# Prove that $K[x,y] / (y^2+yx^2-x(x-1))$ have infinitely many maximal ideals.

I have the following problem.

$$K$$ is an algebraically closed field. Prove that $$R=K[x,y]/(y^2+yx^2-x(x-1))$$ is an integral domain, has infinitely many maximal ideals, and decides if $$R$$ is a PID.

I have a pair of hours trying this and I have some ideas, which I will describe.

1. The first part is strainfoward. Since $$K[x,y]\cong (K[x])[y]$$ and $$K[x]$$ is a integer domain, then is sufficient show that $$J=(y^2+yx^2-x(x-1))$$ is a prime ideal, and also since J is principal and $$K[x,y]$$ is a UFD then is sufficient show that $$s(x,y)=y^2+yx^2-x(x-1)$$ is irreducible in $$(K[x])[y]$$ which is also easy via Einsentein criterion choosing the prime ideal $$P=(x)$$ in $$K[x]$$ and considering $$a_2=1$$, $$a_1=x^2$$ and $$a_0=x(x-1)$$ and writing $$s(y)=a_2y^2+a_1y-a_0\in (K[x])[y]$$.

2. In this point I think that we should use the correspondence theorem which says that the ideals of $$R$$ must be of the form $$I/(y^2+yx^2-x(x-1))$$ where $$(y^2+yx^2-x(x-1))\subset I \subset k[x,y]$$. Here I have some problems thinking about how should look maximal ideals in R. Also I have another idea that probably works, this is to use the fact that there is a one-to-one correspondence between maximal ideals in $$K[x_1,x_2,\ldots, x_n]$$ and points in $$K^n$$.

3. At this point my intuition says that if R has a lot of maximal ideals then $$R$$ should not be a PID.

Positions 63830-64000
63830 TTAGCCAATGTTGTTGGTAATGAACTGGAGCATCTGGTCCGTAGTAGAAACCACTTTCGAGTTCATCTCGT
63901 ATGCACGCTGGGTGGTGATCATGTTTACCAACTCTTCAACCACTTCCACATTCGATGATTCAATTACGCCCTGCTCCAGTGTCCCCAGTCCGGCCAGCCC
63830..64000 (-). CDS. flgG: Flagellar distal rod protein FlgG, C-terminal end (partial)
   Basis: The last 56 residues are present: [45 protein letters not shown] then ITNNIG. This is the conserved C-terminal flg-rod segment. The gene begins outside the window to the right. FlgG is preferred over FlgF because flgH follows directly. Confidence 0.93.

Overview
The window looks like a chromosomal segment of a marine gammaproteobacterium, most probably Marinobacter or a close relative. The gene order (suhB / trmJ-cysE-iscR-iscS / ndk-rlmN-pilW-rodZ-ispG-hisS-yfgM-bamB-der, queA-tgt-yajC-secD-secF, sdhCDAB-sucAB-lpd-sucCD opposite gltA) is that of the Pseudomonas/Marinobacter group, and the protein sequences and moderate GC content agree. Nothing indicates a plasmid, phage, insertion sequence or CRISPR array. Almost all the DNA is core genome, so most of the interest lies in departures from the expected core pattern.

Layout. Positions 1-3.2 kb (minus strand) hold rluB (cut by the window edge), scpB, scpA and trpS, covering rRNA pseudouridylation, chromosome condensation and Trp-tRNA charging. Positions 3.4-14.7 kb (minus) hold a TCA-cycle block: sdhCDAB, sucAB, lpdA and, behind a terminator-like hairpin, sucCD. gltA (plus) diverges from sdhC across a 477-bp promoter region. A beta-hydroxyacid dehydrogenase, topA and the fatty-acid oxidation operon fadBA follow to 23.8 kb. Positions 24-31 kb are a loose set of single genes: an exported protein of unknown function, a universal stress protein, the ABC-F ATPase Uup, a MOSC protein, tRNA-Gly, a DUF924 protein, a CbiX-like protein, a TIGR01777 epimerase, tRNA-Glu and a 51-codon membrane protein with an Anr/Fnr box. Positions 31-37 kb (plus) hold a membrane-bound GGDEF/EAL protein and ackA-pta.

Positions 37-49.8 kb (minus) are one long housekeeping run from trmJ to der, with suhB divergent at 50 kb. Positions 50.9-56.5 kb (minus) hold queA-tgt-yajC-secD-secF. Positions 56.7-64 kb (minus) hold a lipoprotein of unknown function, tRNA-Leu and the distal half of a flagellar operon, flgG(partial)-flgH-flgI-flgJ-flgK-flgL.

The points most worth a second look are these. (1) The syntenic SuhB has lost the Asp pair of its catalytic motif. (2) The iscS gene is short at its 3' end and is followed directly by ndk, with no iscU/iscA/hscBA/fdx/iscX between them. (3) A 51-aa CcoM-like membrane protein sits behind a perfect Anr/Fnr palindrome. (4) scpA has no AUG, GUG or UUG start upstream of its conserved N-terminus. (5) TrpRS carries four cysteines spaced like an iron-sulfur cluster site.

¡Any suggestions and hints are welcome!

• For 3: $\mathbb{Z}$ has a lot of maximal ideals and is a PID. Commented Jun 8, 2023 at 23:48
• Thanks a lot for the counterexample. Commented Jun 8, 2023 at 23:56
• Do you know the Nullstellensatz? One consequence is that maximal ideals of your ring $R$ are in bijection with solutions $(x,y) \in K^2$ to the equation $y^2+yx^2-x(x-1) = 0$. Commented Jun 9, 2023 at 1:48
• Adding to @ViktorVaughn's comment, the equation has infinitely many solutions since for each value of $x$, the quadratic equation has at least one solution (since $K$ is algebraically closed). Commented Jun 9, 2023 at 2:25
• If you homogenise this plane affine cubic curve, you will get a non singular plane projective cubic $C$ (you can check with Sage that it is non singular) of genus one, so an elliptic curve. It has two points at infinity, so the class group of the affine curve will be a quotient of ${\bf Z}\oplus {\rm Jac}(C)(K)$ by a subgroup with two generators. This cannot be the trivial group (because ${\rm Jac}(C)(K)$ is not finitely generated) so this is not a PID. Here ${\rm Jac}(C)(K)$ is $C$ with its group law, once you have chosen a point $0$. Commented Jun 9, 2023 at 9:45

Your proof that $$R$$ is an integral domain looks great!
Let $$f(x,y)=y^2+yx^2-x(x-1)$$. To show that $$R$$ has infinitely many maximal ideals, it suffices to consider the maximal ideals $$I$$ in $$k[x,y]$$ such that $$(f)\subseteq I$$.
Applying the Nullstellensatz, write $$I=(x-a,y-b)$$, and let $$\operatorname{ev}_{(a,b)}:K[x,y]\longrightarrow K$$ be the homomorphism given by $$f(x,y)\mapsto f(a,b)$$. Suppose $$f(a,b)=0$$. Then $$\operatorname{ker}\operatorname{ev}_{(a,b)}$$ (an ideal) contains both $$(f)$$ and the maximal ideal $$I=(x-a,y-b)$$. Maximality then forces $$\operatorname{ker}\operatorname{ev}_{(a,b)}=I$$, and thus $$I$$ contains $$(f)$$.
Conversely, if $$I=(x-a,y-b)$$ is a maximal ideal containing $$(f)$$, we may express $$f\in I$$ as a combination of both $$x-a$$ and $$y-b$$; clearly then $$f$$ vanishes on $$(a,b)$$.
Since $$f$$ has infinitely many zeroes, there are infinitely many maximal ideals in $$K[x,y]$$ containing $$(f)$$.